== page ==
by Professor Maria-Chiara Ferrari, School of Engineering, University of Edinburgh

Happy birthday SCCS!Ferrari 3

Writing a blog for this occasion is very significant to me as Scottish Carbon Capture and Storage has been a big part of my career since I first arrived at the University of Edinburgh as a postdoctoral fellow in the Carbon Capture group, led by Prof Stefano Brandani, in 2010


When I joined, I knew close to nothing about the complexity of carbon capture and storage (CCS). As a chemical engineer working on gas separations, my focus was on the technical challenge of removing CO2 from a gas stream using tailored adsorbent materials. The interaction with SCCS researchers and their various activities quickly widened my perspective, showing me the different, complex aspects of the CCS chain that need to be tackled in coordination.

SCCS has accompanied me in all the stages of my career, beginning with my appointment as a lecturer in Membranes for Carbon Capture where I got to combine my love of membranes with CCS. I remember that I got the call offering me the job just before the SCCS Christmas lunch. Our Director, Prof Stuart Haszeldine, was one of the first to congratulate me and gave me a big hug before scolding me because, by the end of lunch, I still hadn’t called my mum.

Since then capture of CO2 from industry, energy plants and the atmosphere has remained one of the main focuses of my research. In 2020 I was promoted to Professor in Membrane Separations at the University of Edinburgh. Using modelling and experimental tools, my research brings together the development of novel membrane materials able to selectively separate CO2 and the evaluation of their potential in a full process. The education I received by working with SCCS has shaped the way I now conduct my research, looking not only at the details of the single interaction of CO2 with the membranes, but also at the bigger picture. SCCS has been wonderful in bringing together researchers working on different aspects of CCS and encouraging a holistic approach.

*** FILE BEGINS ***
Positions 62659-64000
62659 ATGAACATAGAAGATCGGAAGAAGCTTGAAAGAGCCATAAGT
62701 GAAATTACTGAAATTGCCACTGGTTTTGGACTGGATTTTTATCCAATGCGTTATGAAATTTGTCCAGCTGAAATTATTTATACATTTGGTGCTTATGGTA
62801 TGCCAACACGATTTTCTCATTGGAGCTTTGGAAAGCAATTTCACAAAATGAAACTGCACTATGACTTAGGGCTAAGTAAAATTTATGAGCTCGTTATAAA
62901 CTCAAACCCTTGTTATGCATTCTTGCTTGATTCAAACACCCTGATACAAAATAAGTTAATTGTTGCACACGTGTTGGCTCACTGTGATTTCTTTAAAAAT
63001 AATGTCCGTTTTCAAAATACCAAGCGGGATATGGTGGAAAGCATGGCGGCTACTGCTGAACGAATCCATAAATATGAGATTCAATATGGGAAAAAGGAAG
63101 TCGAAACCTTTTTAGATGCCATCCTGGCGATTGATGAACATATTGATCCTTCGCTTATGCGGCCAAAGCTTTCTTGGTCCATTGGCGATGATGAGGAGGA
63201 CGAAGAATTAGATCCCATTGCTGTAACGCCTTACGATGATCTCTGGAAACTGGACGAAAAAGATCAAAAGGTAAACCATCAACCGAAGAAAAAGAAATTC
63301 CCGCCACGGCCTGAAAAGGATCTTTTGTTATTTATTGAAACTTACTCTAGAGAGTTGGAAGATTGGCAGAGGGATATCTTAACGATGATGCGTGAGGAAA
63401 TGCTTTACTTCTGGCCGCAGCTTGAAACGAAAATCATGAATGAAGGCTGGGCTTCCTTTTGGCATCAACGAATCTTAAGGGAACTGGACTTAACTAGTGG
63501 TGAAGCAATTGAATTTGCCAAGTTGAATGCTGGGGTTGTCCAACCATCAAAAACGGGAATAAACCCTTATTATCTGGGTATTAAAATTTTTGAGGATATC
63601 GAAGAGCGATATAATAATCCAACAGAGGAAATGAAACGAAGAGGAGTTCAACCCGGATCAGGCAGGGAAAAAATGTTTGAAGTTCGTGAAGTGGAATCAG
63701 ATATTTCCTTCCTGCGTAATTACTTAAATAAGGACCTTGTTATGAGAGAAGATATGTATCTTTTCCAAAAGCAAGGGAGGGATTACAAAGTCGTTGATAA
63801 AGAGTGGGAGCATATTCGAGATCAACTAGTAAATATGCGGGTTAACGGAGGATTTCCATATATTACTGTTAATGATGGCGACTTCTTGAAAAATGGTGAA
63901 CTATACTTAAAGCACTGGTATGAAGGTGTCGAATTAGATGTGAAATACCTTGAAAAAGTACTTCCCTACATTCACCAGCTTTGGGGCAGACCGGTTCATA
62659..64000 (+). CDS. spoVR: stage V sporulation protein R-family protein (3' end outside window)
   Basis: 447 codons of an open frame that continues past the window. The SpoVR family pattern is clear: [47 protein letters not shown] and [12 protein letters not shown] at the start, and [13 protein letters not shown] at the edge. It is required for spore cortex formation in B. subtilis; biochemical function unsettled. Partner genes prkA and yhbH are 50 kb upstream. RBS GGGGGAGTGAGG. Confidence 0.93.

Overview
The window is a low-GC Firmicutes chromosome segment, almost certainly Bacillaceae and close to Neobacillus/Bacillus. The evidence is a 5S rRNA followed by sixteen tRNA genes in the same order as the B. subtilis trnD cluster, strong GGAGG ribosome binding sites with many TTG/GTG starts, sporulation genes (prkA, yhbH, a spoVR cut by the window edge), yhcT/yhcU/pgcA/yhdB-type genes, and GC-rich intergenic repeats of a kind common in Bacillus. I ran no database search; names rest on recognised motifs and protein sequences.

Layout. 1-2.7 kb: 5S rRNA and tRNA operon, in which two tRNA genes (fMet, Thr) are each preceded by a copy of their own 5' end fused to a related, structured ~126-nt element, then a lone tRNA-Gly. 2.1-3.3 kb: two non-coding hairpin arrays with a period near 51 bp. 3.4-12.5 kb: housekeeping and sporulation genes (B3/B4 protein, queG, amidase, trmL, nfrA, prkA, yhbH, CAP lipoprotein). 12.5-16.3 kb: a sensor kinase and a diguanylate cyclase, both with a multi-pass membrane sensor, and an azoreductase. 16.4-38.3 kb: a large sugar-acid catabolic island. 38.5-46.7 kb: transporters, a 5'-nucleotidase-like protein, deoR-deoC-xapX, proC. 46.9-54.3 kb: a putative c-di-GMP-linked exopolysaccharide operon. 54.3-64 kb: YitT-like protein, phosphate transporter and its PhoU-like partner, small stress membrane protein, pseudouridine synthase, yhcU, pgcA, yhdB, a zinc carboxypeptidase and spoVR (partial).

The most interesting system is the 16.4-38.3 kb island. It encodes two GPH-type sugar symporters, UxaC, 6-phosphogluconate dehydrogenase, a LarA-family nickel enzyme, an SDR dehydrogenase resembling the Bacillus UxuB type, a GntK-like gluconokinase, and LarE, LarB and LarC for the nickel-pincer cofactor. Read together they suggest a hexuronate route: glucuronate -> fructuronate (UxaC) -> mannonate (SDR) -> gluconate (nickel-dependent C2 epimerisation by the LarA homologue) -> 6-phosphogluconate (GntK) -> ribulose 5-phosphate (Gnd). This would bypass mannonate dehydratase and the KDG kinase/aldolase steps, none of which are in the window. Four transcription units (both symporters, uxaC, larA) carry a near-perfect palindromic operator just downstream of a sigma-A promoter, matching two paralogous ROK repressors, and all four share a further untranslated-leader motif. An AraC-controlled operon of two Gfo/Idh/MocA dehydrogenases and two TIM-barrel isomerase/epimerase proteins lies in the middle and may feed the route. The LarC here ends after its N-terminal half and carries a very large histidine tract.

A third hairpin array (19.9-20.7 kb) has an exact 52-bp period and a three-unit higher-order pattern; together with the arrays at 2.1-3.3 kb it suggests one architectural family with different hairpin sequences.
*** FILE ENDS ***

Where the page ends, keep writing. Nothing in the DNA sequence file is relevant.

SCCS is a recognised group worldwide and has also helped me build my network of contacts inside and outside the UK. I’ve been proud to represent it around the world.

Since 2016, I have also been a member of the SCCS Directorate, representing the University of Edinburgh’s School of Engineering. In this role, I have been able to appreciate even more all the team’s efforts to increase the visibility of CCS in the public debate, to bring together researchers, industries and policy makers to discuss the road to decarbonising our world; and to provide impartial advice.

SCCS has also helped to shape how I talk about CCS to the general public, starting from presenting the CCS Interactive – a working, scale-model of the full CCS chain - designed by Prof Brandani and Prof Haszeldine to demonstrate how CCS works to schools around Scotland. I even got to show it to the former UK Energy and Clean Growth Minister Claire Perry. My father became so enthused about this that he enrolled in and successfully completed the world's first MOOC on CCS offered by SCCS partner the University of Edinburgh.

Prof Maria-Chiara Ferrari shows Energy Minister Claire Perry the university's working scale model of the CCS chain

In my 10 years in the field, I’ve experienced all the ups and downs of CCS. When I first arrived, the Longannet project seemed about to become the first CCS demonstrator in the UK - my first PhD students worked on it. Since then, there have been moments of despair and moments of hope; in recent years, the urgency of climate change has attracted public attention and this is our chance to make an impact. 

Decarbonising our way of living remains very much one of my goals. I’m very grateful that I encountered this group of academics that is pushing forward research and helping to make a zero-carbon future a reality.

I wish SCCS all the best for the next 15 years.

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